Many of the potential changes include minor alterations to language or wording within the documents, but there are several more substantial changes, such as mandating that the reason for any Closed Session be written down and made public. Senators will vote on the bill next week.
Later, Sen. Peter Hayden M.B.A. ’21 introduced the Proper Conduct Pledge. This act heavily reforms Hayden’s earlier Anti-Discrimination Pledge Act, which was tabled Feb. 16 and later withdrawn, by removing language about discrimination and replacing it with language about respect, integrity, and trust.
This new pledge is not an official administrative effort, and would be administered to new undergraduate and graduate students by SA leaders during orientation, although the bill does call for the creation of a “Pledge Committee” to make this an official effort as well as a “Pledge Banner” that would be displayed on campus. The bill states that the taking of this pledge would go into effect ahead of the 2021-22 academic year.
The pledge reads:
“I, [state your name], pledge, on my honor, to refrain from acting in an inappropriate manner or encouraging acts of disrespect. I will strive to treat every person with respect and integrity, in order to preserve our community of belonging. I understand that acts of disrespect undermine the William and Mary community of trust of which we are all stewards.”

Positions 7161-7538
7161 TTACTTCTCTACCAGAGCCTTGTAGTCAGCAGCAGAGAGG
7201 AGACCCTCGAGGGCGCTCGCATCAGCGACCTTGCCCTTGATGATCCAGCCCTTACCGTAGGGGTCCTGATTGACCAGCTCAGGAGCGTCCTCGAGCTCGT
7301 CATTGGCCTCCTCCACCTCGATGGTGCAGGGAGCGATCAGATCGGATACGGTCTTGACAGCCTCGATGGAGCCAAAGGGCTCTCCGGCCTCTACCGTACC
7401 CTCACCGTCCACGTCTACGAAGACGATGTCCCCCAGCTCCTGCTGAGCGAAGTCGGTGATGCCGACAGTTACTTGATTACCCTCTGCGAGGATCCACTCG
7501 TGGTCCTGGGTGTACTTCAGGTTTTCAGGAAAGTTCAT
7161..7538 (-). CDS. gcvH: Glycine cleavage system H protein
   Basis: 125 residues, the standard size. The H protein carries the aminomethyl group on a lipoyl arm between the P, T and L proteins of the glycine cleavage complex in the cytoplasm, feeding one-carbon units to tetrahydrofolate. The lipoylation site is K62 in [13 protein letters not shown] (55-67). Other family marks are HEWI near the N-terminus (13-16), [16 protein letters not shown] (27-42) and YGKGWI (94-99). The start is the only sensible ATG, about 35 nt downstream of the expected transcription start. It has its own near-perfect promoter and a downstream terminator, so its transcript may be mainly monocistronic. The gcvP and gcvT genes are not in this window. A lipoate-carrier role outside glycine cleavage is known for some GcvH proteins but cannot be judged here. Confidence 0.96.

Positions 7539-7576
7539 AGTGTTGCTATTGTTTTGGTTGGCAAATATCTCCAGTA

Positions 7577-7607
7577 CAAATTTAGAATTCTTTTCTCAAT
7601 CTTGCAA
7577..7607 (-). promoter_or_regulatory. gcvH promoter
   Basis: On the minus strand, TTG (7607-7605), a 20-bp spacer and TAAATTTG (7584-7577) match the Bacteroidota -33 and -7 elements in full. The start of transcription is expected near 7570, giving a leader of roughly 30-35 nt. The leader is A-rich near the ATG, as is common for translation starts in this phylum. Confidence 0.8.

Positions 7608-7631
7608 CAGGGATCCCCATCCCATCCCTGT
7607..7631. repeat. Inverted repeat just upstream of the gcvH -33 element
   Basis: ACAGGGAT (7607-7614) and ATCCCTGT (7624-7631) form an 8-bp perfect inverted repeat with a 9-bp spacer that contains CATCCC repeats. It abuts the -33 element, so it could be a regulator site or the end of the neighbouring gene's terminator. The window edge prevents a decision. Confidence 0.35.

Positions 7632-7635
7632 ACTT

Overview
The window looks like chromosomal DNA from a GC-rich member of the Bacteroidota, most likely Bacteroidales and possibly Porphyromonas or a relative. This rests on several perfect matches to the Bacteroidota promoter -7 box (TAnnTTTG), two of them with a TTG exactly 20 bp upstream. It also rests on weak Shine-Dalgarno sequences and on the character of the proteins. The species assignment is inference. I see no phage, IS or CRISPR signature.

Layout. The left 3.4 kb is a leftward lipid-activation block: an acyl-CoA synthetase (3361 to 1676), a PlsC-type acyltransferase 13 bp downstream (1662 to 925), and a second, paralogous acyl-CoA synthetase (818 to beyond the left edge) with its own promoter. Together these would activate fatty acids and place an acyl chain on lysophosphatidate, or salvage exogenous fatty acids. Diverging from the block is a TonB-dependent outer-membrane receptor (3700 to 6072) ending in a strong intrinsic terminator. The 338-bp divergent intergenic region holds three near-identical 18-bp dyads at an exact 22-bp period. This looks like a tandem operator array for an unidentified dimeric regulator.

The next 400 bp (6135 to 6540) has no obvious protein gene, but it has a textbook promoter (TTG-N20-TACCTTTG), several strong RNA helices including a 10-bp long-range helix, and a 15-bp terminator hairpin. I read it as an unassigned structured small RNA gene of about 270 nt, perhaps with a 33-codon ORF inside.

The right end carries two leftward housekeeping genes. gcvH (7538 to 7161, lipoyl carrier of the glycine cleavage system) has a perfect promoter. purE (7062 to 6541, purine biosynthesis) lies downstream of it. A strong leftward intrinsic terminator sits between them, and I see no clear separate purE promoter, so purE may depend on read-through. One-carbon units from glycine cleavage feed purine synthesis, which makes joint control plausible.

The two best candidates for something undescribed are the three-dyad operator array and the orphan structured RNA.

The pledge will come up for a vote next week.
Senators also confirmed Mason Liddell ’21 as a member of the Elections Commission. While Liddell began serving after his confirmation, senators were operating on the belief that only the Chair needed to be confirmed, which left other members of the Election Commission serving unconfirmed. When reviewing the SA Code and Constitution for the drafting of the Electoral Procedure Amendment Act, Chief of Staff Loni Wright ’21 and Sen. Owen Williams ’23 realized that these documents mandate that all members of the Election Commission, not just the Chair, must be confirmed by the Senate.
During his confirmation hearing, Liddell emphasized his efforts to begin using rank choice voting in SA elections. Liddell and the rest of the Elections Commission plan to implement the rank choice voting system for the offices of SA President, Vice President, class presidents and potentially class senators ahead of next month’s SA elections.
Also at this week’s meeting:
- Senators passed the Student Diversity and Inclusion Symposium Act, which allocates $250 from SA Reserves in order to fund a speech from intersectionality expert, author, and blogger Dr. A’tasha Christian at the recent Student Diversity and Inclusion Symposium.
- Sen. Helen Tariku ’21 introduced the Funding Survey Act, which would charge SA members (specifically the Secretary of Student Life) with participating in and promoting the upcoming survey about student perspectives on where alumni should focus their monetary donations.
Correction: This article was updated on Mar. 11, 2021. A previous version stated that Mason Liddell ’21 had been serving as an unconfirmed member of the Election Commission since last March. This statement is inaccurate—Liddell began serving after his confirmation on March 2, 2021.